(from New York) Msgr. Mark J. Seitz, Bishop of El Paso, Texas, sent a letter to Immigration Officers guarding entry from Mexico with a request to release non-violent or dangerous migrants from detention facilities at the border. The bishop explained that if the Covid-19 pandemic were to spread in detention facilities, it would endanger not only the lives of migrants and border police but the entire community of El Paso. The Federal Government stated that no prisoners would be released from ordinary prisons and detention centres, but the migrants detained in Texas, as in California and Arizona, are not criminals but people who have crossed the border driven by serious economic needs and life-threatening risks.
“It’s a matter of public health”
stressed Monsignor Setz, recalling the letter that Dr. Scott Allen and Dr. Josiah Rich, experts in medical care in detention, delivered to Congress in mid-March. The two doctors voiced “grave concern” over the consequences of confining migrants in detention centres during the pandemic and bluntly warned about an “impending risk to the health and safety of migrant detainees.”
The migrants’ dramatic condition is known only to those priests, nuns and activists who witness daily injustices taking place at that border, first in the name of the security of the country and now motivated by fears that the pandemic could be brought in from the South. The Hope Border Institute, based in El Paso, backed the bishop’s statement and called for “immediate measures to free migrants from detention facilities in the border zones”, since “the vast majority have committed no crime and pose no threat to our community”, while an uncontrolled Covid pandemic does. Immigration attorneys who in the past few weeks have requested to visit the centres at their own risk, were refused entry and no one knows the conditions of those detained there and whether the security officers have been infected or are carriers of infection.
The health crisis has led an Arizona support agency of Nogales migrants, to move to Nogales, Mexico, in order to provide assistance to asylum seekers rejected by the US at ports of entry. The Kino Border Initiative hoped to serve at least two meals a day in a dilapidated cafeteria located just outside the border, but the pandemic prevented this possibility and it was only possible to deliver one boxed meal. Here, as elsewhere, Trump’s policy that makes an instrumental use of the coronavirus pandemic to substantiate border-protection policy, prevails also in this area. “We are trying to limit contacts with these people,” declared Chad Wolf, Acting Secretary of Homeland Security, whose words failed to convince those who have been working with these people for years, as Sister Norma Pimentel. “A large part of the problem has been swept under the carpet,” said the nun, in a half-empty reception centre. “It has not been solved, it was simply shoved across the border,” with a high risk of further escalation due to possible contagion.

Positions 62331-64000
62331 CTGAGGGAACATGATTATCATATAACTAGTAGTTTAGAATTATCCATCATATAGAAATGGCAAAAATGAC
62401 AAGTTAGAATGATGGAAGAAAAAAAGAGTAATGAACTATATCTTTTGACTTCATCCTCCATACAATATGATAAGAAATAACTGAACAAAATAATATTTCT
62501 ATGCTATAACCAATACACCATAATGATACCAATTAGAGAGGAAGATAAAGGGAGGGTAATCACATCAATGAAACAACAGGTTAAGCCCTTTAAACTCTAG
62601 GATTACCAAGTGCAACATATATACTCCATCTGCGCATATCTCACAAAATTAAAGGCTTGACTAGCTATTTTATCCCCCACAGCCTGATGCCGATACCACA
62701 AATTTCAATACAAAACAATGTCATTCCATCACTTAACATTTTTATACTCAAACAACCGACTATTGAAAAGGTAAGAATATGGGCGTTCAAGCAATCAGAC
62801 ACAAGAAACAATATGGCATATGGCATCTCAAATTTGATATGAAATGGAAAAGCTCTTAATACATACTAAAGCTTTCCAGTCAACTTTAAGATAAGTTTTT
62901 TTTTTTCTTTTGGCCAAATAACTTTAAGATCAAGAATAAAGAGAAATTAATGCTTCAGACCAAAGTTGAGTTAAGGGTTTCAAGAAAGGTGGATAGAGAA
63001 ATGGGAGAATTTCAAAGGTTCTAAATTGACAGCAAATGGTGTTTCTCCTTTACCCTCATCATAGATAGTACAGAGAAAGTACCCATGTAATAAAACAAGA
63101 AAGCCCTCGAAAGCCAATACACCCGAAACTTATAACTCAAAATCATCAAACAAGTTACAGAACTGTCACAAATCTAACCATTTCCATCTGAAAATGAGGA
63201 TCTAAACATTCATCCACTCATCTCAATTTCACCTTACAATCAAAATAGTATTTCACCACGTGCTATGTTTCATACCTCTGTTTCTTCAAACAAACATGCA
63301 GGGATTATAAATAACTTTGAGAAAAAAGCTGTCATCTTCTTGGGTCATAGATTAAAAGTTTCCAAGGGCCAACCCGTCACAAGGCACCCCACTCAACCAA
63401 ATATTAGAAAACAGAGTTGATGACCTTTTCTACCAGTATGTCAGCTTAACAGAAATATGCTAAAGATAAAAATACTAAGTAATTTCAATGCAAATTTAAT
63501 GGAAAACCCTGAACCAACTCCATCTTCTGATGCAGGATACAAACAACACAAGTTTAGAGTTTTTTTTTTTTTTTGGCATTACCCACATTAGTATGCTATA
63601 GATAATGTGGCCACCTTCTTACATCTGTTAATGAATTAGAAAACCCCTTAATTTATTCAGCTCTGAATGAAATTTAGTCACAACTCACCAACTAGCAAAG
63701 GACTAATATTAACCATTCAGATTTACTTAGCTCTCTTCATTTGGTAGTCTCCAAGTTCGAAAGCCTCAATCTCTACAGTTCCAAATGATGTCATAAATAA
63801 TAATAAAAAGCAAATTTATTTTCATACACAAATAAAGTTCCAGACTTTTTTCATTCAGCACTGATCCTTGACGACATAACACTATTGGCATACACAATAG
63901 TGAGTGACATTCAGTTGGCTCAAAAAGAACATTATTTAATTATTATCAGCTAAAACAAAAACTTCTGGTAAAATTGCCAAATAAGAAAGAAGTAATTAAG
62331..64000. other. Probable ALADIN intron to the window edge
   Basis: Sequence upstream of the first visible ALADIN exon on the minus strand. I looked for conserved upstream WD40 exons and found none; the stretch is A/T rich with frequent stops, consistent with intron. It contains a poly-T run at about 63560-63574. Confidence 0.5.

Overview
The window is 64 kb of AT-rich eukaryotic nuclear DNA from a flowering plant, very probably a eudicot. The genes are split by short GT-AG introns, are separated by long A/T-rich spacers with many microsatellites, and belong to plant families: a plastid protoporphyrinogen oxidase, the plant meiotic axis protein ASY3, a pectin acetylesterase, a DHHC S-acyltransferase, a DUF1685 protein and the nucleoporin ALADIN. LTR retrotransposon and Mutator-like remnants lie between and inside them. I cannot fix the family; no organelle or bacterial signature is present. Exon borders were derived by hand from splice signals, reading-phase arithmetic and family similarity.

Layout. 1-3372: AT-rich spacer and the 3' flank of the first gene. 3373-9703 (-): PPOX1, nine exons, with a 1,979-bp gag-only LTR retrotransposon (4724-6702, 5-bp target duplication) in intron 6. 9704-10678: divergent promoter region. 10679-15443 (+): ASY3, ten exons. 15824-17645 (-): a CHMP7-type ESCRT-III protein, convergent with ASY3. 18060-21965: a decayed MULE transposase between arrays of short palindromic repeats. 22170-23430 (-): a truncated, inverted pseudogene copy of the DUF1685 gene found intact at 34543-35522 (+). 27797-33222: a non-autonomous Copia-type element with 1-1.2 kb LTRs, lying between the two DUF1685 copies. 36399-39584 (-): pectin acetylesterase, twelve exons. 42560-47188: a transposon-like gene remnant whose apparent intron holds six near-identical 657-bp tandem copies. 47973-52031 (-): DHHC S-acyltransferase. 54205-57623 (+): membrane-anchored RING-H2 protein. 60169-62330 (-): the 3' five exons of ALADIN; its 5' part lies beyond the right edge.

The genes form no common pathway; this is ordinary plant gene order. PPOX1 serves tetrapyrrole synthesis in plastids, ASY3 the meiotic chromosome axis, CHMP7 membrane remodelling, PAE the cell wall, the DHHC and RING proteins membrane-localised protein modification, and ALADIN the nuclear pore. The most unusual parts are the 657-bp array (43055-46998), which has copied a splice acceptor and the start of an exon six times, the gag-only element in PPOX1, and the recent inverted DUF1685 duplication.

Meanwhile, in Brownsville, Texas, some parishes have issued ID cards with photos for undocumented immigrants who registered the parish as their place of residence. Local law enforcement agencies have agreed upon the validity of the document in cooperation with the diocese, allowing that at least some of them will be spared from jail or deportation.However, not all parish priests and parishes have adhered to this initiative, as they would rather have little to do with this type of social justice, especially at a time of Covid-19.